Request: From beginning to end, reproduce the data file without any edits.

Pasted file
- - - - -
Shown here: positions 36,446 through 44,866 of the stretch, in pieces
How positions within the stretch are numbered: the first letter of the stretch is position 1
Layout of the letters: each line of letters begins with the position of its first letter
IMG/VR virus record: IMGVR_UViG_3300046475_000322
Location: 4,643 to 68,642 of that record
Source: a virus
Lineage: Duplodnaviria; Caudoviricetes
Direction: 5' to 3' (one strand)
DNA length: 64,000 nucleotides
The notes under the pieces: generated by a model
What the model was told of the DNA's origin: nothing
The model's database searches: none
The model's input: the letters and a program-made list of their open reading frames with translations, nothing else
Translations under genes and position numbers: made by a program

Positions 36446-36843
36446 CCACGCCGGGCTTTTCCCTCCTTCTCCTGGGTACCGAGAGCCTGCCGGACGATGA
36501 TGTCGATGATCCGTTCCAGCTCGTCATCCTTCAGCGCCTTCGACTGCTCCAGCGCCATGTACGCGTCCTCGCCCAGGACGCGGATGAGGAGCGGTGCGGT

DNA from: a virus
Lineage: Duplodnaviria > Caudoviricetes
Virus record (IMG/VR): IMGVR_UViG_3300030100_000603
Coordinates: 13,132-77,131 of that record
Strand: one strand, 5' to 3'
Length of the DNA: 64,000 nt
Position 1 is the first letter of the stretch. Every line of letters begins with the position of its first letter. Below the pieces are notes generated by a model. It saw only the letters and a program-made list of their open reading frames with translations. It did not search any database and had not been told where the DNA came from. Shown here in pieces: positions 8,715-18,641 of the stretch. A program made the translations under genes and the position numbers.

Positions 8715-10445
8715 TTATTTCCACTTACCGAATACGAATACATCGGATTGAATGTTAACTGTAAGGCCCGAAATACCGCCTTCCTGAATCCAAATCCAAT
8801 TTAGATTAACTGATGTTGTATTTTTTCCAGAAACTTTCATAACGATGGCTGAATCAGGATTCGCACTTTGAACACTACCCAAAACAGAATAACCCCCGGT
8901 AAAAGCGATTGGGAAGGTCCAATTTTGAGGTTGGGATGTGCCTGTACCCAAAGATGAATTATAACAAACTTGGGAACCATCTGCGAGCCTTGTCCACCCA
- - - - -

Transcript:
Shown here: positions 36,446 through 44,866 of the stretch, in pieces
How positions within the stretch are numbered: the first letter of the stretch is position 1
Layout of the letters: each line of letters begins with the position of its first letter
IMG/VR virus record: IMGVR_UViG_3300046475_000322
Location: 4,643 to 68,642 of that record
Source: a virus
Lineage: Duplodnaviria; Caudoviricetes
Direction: 5' to 3' (one strand)
DNA length: 64,000 nucleotides
The notes under the pieces: generated by a model
What the model was told of the DNA's origin: nothing
The model's database searches: none
The model's input: the letters and a program-made list of their open reading frames with translations, nothing else
Translations under genes and position numbers: made by a program

Positions 36446-36843
36446 CCACGCCGGGCTTTTCCCTCCTTCTCCTGGGTACCGAGAGCCTGCCGGACGATGA
36501 TGTCGATGATCCGTTCCAGCTCGTCATCCTTCAGCGCCTTCGACTGCTCCAGCGCCATGTACGCGTCCTCGCCCAGGACGCGGATGAGGAGCGGTGCGGT

DNA from: a virus
Lineage: Duplodnaviria > Caudoviricetes
Virus record (IMG/VR): IMGVR_UViG_3300030100_000603
Coordinates: 13,132-77,131 of that record
Strand: one strand, 5' to 3'
Length of the DNA: 64,000 nt
Position 1 is the first letter of the stretch. Every line of letters begins with the position of its first letter. Below the pieces are notes generated by a model. It saw only the letters and a program-made list of their open reading frames with translations. It did not search any database and had not been told where the DNA came from. Shown here in pieces: positions 8,715-18,641 of the stretch. A program made the translations under genes and the position numbers.

Positions 8715-10445
8715 TTATTTCCACTTACCGAATACGAATACATCGGATTGAATGTTAACTGTAAGGCCCGAAATACCGCCTTCCTGAATCCAAATCCAAT
8801 TTAGATTAACTGATGTTGTATTTTTTCCAGAAACTTTCATAACGATGGCTGAATCAGGATTCGCACTTTGAACACTACCCAAAACAGAATAACCCCCGGT
8901 AAAAGCGATTGGGAAGGTCCAATTTTGAGGTTGGGATGTGCCTGTACCCAAAGATGAATTATAACAAACTTGGGAACCATCTGCGAGCCTTGTCCACCCA